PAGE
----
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Meet Naia Izumi, The 2018 Tiny Desk Contest Winner

https://www.youtube.com/watch?v=nk8HEO_60ms After months of searching, the fourth annual Tiny Desk Contest winner has been announced! Naia Izumi is a 34-year-old musician from Columbus, Ga. who now lives in Los Angeles and busks on that city's streets. With a plethora of self-released music on Bandcamp and a skilled, soulful Tiny Desk Contest submission, he impressed our Contest judges enough to stand out from nearly 5,000 entries. Izumi's submission for the contest, "Soft Spoken," showcases...

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The Ebola epidemic has entered a new phase. And it's a good one.

For the first time since the virus hit Sierra Leone, the country hasn't had a single new case in a week, the World Health Organization said Wednesday.

And over in Guinea and Liberia, the situation is also looking up. This week Guinea reported only three new cases, while Liberia hasn't had a case in more than a month.

Updated at 4:50 p.m. ET

Thai officials are downplaying the possibility that a foreign terrorist group is behind the bombing in central Bangkok this week that killed at least 20 people, including foreign tourists, and wounded dozens of others.

Police also appear to have ruled out a man in a yellow T-shirt seen on a CCTV video leaving behind a backpack moments before the blast at the Erawan shrine as well as another man suspected of being an accomplice.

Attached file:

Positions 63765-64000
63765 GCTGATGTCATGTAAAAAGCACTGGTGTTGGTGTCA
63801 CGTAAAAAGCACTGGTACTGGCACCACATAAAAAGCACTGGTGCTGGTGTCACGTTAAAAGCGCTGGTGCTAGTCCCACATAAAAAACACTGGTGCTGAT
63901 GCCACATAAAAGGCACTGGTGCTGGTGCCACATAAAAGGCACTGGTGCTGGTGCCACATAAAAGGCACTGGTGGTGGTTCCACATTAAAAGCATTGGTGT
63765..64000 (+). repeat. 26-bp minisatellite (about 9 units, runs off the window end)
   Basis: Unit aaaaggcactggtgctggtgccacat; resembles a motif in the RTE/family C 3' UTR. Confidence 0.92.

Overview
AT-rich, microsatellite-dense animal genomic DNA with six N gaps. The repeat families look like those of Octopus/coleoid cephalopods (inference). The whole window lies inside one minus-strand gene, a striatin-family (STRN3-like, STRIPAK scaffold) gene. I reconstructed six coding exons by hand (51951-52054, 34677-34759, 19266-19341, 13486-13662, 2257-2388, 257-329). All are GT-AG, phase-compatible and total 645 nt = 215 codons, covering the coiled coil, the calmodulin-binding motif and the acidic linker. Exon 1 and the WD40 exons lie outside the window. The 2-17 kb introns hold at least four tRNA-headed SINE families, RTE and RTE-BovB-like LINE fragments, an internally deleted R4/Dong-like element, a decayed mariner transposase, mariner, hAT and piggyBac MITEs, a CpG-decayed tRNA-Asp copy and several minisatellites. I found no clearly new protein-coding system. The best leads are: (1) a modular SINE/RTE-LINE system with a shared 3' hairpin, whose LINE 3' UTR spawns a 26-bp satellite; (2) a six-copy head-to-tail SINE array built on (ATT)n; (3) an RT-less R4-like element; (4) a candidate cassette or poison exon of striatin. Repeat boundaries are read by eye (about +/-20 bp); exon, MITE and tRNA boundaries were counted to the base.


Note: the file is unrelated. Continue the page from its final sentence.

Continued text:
Updated at 10:40 a.m. ET

South Korea and North Korea traded artillery and rocket fire on Thursday.

No one was hurt, but it was the first time tensions had escalated into an armed clash between the neighbors in five years, the New York Times reports.

Reporting for NPR from Seoul, Haeryun Kang tells Newscast that:

Police used tear gas and arrested nine people during protests in St. Louis on Wednesday.

Demonstrators gathered after police shot and killed an 18-year-old they say pointed a gun at them. Police said protesters threw bottles and bricks at them, so they deployed armored vehicles and teams of officers in riot gear.

The St. Louis Post-Dispatch reports:

Donald Trump's immigration plan is — like the candidate — flashy, strident and headline-grabbing. Fox News called it "an early Christmas gift" for immigration hawks. Conservative commentator Ann Coulter pronounced it "the greatest political document since the Magna Carta."

But some of those in the trenches of immigration reform say it's unrealistic and unworkable.

Donald Trump could write "Immigration Reform for Dummies." He makes a complex issue simple and sexy.

The natural world is abuzz with the sound of animals communicating — crickets, birds, even grunting fish. But scientists learning to decode these sounds say the secret signals of African elephants — their deepest rumblings — are among the most intriguing calls any animal makes.

An unprecedented, class action lawsuit brought against one Southern California school district and its top officials could have a big impact on schools across the country.

On Thursday in Los Angeles, a U.S. District Court judge will preside over the first hearing in the suit against the Compton Unified School District. To understand the complaint, you need to understand Compton.